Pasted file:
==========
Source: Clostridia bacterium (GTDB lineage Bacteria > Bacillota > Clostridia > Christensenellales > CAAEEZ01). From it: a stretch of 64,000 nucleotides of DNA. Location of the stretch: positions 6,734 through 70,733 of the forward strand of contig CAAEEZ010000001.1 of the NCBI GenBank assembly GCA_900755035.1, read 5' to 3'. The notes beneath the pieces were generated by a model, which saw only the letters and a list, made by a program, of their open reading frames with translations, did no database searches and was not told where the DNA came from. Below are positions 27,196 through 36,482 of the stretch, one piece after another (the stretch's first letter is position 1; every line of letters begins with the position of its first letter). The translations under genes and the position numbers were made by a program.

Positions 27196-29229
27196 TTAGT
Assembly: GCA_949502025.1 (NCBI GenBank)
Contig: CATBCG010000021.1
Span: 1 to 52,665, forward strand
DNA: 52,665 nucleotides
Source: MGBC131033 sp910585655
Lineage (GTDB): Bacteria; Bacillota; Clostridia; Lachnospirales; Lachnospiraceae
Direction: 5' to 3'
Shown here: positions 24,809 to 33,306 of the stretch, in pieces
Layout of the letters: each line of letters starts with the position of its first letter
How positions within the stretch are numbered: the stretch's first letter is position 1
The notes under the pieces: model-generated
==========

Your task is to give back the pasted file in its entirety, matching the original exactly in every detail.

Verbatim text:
Source: Clostridia bacterium (GTDB lineage Bacteria > Bacillota > Clostridia > Christensenellales > CAAEEZ01). From it: a stretch of 64,000 nucleotides of DNA. Location of the stretch: positions 6,734 through 70,733 of the forward strand of contig CAAEEZ010000001.1 of the NCBI GenBank assembly GCA_900755035.1, read 5' to 3'. The notes beneath the pieces were generated by a model, which saw only the letters and a list, made by a program, of their open reading frames with translations, did no database searches and was not told where the DNA came from. Below are positions 27,196 through 36,482 of the stretch, one piece after another (the stretch's first letter is position 1; every line of letters begins with the position of its first letter). The translations under genes and the position numbers were made by a program.

Positions 27196-29229
27196 TTAGT
Assembly: GCA_949502025.1 (NCBI GenBank)
Contig: CATBCG010000021.1
Span: 1 to 52,665, forward strand
DNA: 52,665 nucleotides
Source: MGBC131033 sp910585655
Lineage (GTDB): Bacteria; Bacillota; Clostridia; Lachnospirales; Lachnospiraceae
Direction: 5' to 3'
Shown here: positions 24,809 to 33,306 of the stretch, in pieces
Layout of the letters: each line of letters starts with the position of its first letter
How positions within the stretch are numbered: the stretch's first letter is position 1
The notes under the pieces: model-generated